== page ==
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Having at least Craig-Myers and Slayton back for the entire 2018 season should help boost Stidham’s intermediate passing success this fall. Utilizing more of those throws will make Auburn’s pass offense less predictable and more dangerous, especially with the growing chemistry Stidham has developed with his veteran receivers.

Stidham’s debut campaign was one of the most productive seasons for a quarterback in Auburn history. With more freedom in the offense, experience with his teammates and coaches and — presumably — play calls that attack what was an overlooked part of the field, the Texan has plenty of potential to rewrite the Tigers’ record book in 2018.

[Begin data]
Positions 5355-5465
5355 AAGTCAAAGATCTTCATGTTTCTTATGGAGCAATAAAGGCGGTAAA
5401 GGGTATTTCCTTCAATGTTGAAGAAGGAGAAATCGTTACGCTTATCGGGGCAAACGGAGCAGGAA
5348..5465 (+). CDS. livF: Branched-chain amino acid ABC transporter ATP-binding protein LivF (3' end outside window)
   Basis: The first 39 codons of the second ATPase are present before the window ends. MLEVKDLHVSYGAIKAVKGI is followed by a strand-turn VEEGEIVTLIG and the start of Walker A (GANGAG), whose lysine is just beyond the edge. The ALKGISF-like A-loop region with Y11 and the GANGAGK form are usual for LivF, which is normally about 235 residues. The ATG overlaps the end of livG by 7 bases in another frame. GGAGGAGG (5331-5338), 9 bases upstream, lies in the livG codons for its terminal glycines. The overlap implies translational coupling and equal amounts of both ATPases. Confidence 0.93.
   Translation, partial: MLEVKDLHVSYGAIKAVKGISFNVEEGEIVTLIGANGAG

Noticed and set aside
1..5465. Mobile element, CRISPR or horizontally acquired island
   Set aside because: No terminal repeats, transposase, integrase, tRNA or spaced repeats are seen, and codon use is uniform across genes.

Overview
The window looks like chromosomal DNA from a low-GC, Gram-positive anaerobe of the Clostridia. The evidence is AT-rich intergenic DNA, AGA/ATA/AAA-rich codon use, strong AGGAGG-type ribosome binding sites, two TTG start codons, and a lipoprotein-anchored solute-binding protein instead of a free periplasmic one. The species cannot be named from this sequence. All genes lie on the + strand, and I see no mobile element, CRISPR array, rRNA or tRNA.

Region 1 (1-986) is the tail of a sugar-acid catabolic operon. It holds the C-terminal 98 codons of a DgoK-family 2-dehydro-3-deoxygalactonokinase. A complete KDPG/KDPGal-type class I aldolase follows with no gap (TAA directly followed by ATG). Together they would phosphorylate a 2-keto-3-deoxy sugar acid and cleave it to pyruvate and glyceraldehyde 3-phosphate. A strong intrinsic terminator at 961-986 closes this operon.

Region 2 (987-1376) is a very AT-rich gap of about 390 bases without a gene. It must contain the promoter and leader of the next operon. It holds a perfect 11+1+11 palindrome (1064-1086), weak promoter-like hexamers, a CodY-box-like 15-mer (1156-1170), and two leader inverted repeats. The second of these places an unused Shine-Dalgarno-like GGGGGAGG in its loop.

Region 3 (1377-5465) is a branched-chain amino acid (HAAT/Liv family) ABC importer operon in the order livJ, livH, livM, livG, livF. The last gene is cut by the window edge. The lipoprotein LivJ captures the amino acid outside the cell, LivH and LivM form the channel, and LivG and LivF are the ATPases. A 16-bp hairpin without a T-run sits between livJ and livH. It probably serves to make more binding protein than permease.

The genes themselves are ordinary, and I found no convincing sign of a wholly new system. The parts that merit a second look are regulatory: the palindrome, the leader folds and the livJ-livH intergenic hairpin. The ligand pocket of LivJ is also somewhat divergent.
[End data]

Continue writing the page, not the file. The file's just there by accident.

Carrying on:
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5 minutes ago, bigbird said:

But, as Daniel Jeremiah of NFL.comwrote last month, “It’s tough to evaluate the quarterback in Gus Malzahn’s attack because of the lack of intermediate throws and full-field reads. … (Stidham) will likely need some time to develop in the NFL, due to the limited opportunities in this area.”

Whiner.

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6 hours ago, McLoofus said:

It's the sport of kings, better than diamond rings...

Image result for goldie hawn wildcats gif

Shout out to anyone who gets this reference. 

 

“Wildcats” wasn’t a great movie but Woody Harrelson’s snap counts made it worth watching. A lot more entertaining than Peyton Manning saying “Omaha” all the time.

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On 7/7/2018 at 4:00 PM, NorthGATiger said: